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In chemistry, a salt is a chemical compound composed of cations (positively charged ions) bound to anions (negatively charged ions). They are typically the product of a chemical reaction between a base and an acid, the base contributing the cation and the acid contributing the anion.
A familiar example is table salt, in common usage simply called salt. It is the specific salt sodium chloride, and is described thoroughly in that article. Its formula is NaCl and it is the product of the base sodium hydroxide, NaOH and hydrochloric acid, HCl. Table salt is derived by purification from sea salt, by mining directly from pockets of salt trapped in impervious rock (see Salt mine) or by the boiling of fossile saline solutions.
In general, salts are ionic compounds which form crystals. They are usually soluble in water, where the two ions separate. Salts typically have a high melting point, low hardness, and low compressibility. If molten or dissolved in water, they conduct electricity.
Salts are named according to their constituent ions. The cationic components, often metal ions or ammonium, are given first, followed by the anionic components. Cations are often named according to the their conjugate acid:
- acetates are the salts of acetic acid
- carbonates are the salts of carbonic acid
- chlorides are the salts of hydrochloric acid
- cyanates are the salts of cyanic acid
- nitrates are the salts of nitric acid
- nitrites are the salts of nitrous acid
- phosphates are the salts of phosphoric acid
- sulfates are the salts of sulfuric acid
SaltSalt is an essential element to human existence since our bodies require salt in order to function properly. The concentration of sodium ions in the blood is directly related to the regulation of safe body fluid levels.
And while we're all familiar with the many uses of salt in cooking, we may not be aware that salt is used in a plethora of applications. From manufacturing pulp and paper to setting dyes in textiles and fabric, and producing soaps and detergents, just to name a few.
The first written reference to salt is found in the Book of Job, recorded about 2,250 BC. There are 31 other references to salt in the Bible, the most familiar probably being the story of Lot’s wife who was turned into a pillar of salt when she disobeyed the angels and looked back at the wicked city of Sodom.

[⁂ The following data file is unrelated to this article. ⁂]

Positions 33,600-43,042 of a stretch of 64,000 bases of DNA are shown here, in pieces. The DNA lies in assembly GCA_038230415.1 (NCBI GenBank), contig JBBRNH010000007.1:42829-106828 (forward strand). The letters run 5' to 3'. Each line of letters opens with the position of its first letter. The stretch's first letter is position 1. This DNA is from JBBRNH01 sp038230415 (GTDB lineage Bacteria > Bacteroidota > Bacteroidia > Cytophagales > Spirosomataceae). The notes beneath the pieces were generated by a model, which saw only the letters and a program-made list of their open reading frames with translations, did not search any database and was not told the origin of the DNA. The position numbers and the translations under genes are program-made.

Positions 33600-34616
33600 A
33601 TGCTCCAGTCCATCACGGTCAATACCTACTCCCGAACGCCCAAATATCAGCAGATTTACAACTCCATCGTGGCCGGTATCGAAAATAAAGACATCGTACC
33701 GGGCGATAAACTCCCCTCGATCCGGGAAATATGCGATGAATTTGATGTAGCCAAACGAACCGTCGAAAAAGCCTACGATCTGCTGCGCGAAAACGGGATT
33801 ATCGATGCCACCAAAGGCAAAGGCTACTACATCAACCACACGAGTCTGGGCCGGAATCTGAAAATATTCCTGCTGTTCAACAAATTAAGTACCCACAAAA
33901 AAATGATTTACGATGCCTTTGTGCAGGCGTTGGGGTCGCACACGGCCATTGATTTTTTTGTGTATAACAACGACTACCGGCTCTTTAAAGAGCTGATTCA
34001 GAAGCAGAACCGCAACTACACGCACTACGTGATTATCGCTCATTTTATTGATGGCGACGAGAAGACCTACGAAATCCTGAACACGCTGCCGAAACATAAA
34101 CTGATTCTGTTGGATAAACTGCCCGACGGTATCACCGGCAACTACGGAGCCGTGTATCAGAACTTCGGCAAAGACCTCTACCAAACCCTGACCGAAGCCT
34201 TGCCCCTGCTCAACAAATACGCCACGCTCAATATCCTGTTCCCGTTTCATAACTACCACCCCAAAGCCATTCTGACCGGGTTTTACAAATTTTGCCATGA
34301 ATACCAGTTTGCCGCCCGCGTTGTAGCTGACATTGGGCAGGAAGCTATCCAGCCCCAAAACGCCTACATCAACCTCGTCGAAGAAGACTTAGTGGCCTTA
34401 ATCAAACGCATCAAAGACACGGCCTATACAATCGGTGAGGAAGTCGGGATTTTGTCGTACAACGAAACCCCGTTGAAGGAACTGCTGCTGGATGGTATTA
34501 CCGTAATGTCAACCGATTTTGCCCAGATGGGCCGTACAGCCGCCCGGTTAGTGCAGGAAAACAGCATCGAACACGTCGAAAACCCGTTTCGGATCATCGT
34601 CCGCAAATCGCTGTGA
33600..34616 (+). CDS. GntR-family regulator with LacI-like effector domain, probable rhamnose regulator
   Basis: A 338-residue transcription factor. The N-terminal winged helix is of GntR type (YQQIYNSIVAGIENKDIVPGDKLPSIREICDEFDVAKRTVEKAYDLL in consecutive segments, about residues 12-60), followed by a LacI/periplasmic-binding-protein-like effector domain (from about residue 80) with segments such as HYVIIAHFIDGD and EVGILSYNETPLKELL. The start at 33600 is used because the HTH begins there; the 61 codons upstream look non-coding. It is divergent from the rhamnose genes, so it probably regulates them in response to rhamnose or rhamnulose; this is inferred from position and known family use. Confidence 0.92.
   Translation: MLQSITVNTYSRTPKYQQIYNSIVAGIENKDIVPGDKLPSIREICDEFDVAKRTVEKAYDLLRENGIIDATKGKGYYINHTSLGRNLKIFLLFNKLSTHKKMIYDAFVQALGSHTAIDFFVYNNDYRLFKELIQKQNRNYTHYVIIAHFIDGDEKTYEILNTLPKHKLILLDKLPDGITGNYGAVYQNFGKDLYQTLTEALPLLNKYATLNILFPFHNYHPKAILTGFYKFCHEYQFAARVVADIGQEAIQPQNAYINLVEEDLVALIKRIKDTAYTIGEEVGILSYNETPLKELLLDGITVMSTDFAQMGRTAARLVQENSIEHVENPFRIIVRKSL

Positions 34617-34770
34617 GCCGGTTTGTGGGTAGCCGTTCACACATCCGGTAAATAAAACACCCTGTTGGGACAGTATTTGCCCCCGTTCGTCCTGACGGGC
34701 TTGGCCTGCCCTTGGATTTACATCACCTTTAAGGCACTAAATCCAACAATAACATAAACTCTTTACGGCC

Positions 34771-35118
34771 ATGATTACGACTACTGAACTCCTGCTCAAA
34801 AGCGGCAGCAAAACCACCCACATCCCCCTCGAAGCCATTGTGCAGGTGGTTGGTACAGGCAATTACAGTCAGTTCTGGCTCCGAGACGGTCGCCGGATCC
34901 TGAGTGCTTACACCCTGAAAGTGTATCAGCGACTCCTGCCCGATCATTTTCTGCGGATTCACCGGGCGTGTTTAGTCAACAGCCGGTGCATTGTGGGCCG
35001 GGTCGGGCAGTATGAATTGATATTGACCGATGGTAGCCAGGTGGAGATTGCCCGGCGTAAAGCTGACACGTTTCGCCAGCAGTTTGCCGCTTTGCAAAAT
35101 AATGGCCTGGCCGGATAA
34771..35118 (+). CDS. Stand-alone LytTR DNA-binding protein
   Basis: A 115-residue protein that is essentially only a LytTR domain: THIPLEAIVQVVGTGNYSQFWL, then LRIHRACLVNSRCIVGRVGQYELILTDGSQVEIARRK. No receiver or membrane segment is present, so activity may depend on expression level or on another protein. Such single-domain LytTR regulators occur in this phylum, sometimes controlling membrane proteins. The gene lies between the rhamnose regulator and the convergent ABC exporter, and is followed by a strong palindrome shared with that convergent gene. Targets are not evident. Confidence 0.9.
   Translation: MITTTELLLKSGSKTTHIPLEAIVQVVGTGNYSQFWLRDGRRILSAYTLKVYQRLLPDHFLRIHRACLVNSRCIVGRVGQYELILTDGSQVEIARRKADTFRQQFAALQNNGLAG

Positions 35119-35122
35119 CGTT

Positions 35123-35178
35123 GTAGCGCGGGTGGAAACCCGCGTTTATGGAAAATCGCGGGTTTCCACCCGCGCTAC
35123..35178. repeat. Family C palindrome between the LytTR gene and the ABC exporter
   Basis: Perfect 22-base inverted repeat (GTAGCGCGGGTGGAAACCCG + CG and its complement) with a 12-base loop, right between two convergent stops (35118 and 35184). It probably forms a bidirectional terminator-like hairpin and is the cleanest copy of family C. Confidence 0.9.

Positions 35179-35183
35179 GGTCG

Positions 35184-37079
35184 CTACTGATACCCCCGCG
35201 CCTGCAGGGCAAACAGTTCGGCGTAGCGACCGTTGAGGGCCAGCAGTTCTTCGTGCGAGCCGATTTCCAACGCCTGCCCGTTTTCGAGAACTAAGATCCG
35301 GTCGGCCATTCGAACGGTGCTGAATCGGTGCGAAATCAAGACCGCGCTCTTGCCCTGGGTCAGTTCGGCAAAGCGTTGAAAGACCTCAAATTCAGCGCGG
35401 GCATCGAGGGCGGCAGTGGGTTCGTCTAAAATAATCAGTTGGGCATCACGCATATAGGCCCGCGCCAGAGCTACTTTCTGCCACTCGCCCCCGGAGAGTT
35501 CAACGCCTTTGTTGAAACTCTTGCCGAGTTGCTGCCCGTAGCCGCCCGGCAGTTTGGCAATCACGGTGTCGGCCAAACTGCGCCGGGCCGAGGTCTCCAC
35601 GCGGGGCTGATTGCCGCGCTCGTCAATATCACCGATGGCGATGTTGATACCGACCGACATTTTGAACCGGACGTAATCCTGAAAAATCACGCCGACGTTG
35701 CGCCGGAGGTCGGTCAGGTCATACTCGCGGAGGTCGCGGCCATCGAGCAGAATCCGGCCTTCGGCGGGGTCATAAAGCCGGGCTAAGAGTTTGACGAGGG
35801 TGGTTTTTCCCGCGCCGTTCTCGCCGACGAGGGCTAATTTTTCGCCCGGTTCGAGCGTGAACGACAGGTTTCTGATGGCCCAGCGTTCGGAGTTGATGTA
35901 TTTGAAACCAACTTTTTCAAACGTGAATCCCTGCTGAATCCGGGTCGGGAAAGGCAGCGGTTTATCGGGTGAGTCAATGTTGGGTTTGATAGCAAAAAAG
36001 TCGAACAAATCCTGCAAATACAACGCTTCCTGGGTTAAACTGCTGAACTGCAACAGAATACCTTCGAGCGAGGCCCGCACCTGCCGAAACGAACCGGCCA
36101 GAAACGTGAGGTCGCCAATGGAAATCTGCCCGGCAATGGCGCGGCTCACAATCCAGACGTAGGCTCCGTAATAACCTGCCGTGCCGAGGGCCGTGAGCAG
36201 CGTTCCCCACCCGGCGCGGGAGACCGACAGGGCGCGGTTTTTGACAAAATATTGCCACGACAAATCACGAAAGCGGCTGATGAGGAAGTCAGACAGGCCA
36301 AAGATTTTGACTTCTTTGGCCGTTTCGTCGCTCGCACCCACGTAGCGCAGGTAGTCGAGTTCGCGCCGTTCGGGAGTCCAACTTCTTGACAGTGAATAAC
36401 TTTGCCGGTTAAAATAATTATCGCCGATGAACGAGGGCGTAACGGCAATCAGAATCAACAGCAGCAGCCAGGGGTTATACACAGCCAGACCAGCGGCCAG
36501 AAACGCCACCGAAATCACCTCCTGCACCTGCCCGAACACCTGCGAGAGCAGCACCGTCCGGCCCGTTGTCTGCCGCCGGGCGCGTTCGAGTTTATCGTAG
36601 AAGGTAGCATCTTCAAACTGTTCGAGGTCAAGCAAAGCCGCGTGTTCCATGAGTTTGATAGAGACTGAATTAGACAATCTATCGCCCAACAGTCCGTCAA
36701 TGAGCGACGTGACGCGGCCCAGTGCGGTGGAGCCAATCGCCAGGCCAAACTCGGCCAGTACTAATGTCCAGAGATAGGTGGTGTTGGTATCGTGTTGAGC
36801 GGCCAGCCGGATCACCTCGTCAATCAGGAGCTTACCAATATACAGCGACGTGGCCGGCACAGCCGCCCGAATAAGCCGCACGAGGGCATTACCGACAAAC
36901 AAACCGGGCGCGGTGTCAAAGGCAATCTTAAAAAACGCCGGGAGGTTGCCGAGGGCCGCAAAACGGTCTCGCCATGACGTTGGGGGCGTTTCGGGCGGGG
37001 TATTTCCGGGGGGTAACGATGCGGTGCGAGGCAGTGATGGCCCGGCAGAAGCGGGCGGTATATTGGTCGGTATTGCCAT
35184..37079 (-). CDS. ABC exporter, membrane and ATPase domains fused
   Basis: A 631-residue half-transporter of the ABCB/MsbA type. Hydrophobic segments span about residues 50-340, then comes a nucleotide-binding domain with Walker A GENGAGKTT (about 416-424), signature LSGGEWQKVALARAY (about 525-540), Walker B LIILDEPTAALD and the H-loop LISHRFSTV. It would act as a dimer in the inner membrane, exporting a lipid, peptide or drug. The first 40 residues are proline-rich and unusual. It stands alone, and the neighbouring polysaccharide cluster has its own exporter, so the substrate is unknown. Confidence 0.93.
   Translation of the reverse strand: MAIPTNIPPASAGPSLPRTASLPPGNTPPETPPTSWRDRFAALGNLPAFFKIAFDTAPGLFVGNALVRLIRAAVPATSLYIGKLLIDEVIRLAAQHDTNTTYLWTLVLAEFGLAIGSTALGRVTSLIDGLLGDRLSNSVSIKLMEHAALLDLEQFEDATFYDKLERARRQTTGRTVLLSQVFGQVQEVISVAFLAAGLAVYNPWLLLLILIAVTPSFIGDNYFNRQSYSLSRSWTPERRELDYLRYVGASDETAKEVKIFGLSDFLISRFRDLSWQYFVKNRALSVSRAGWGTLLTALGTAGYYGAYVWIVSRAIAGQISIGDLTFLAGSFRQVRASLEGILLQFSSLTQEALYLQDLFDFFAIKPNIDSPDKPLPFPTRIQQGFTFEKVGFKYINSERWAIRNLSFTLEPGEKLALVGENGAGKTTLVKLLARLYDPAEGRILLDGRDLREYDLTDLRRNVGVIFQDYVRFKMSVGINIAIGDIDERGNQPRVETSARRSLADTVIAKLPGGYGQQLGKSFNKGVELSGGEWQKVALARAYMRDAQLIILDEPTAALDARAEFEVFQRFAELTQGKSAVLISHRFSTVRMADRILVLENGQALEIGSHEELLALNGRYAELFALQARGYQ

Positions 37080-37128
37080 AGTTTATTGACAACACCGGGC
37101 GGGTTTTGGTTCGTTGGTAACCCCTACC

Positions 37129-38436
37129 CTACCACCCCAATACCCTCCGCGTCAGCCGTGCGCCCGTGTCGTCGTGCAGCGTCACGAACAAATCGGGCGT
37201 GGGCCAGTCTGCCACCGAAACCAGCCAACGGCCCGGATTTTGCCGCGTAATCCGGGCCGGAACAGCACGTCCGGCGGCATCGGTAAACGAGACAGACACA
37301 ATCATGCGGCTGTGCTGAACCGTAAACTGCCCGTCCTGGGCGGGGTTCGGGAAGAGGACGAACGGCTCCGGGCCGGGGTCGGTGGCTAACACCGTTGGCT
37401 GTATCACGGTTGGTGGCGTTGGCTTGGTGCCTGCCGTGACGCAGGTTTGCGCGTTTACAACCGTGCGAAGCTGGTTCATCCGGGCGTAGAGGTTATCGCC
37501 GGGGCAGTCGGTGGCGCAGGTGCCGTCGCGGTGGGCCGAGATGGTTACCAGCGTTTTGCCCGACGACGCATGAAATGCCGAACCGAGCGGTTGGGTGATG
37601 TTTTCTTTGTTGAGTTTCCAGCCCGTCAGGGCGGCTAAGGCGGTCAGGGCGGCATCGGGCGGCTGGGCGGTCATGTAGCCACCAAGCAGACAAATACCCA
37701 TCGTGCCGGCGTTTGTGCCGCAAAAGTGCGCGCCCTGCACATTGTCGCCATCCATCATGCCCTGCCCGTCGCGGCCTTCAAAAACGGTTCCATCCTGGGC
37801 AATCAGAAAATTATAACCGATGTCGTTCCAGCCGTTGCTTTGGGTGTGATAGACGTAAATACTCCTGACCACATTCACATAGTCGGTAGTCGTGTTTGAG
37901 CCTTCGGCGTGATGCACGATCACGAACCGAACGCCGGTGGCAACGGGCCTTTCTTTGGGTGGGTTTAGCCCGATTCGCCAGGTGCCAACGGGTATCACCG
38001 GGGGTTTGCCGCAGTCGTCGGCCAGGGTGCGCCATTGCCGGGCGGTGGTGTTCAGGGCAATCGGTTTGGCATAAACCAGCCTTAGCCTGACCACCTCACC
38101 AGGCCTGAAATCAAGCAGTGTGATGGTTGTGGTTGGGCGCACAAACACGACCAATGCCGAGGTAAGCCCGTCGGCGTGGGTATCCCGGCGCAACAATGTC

Salt was one of the most valuable commodities known to man. Throughout much of history, it influenced the conduct of wars, the fiscal policies of governments and even the inception of revolutions. Salt was taxed, from as far back as the 20th century BC in China. Merchants in 12th-Century Timbuktu - the gateway to the Sahara Desert and the seat of scholars - valued salt as highly as books and gold. The Roman Republic and Empire controlled the price of salt, increasing it to raise money for wars, lowering it to be sure that the poorest citizens could easily afford this important part of the diet.
Salt's preservative ability was also a foundation of civilization. It eliminated dependency on the seasonal availability of food and allowed travel over long distances. By the Middle Ages caravans consisting of as many as 40,000 camels traversed 400 miles of the Sahara bearing salt, sometimes trading it for slaves.
- Rome's soldiers were sometimes paid in salt, salarium argentum, from which we take our English word, “salary”.
- The Latin word for salt, "sal," the French word "solde" (meaning pay) and "soldier", are similarly related.
- “He is not worth his salt”, is a common expression. It originated in ancient Greece where salt was traded for slaves.
- The superstition that spilling salt brings bad luck is said to have originated with the overturned salt cellar in front of Judas Iscariot at the Last Supper, immortalized in Leonardo Da Vinci’s famous painting.
- The salting of greens, preferred by the Romans, led to the Latin "sal" (salt) as an integral part of "salad."
- Magnesium carbonate was first added to salt in 1911 to make it flow more freely.
- Iodine was first added in 1924, creating iodized salt for the table in order to reduce the incidence of simple goiter.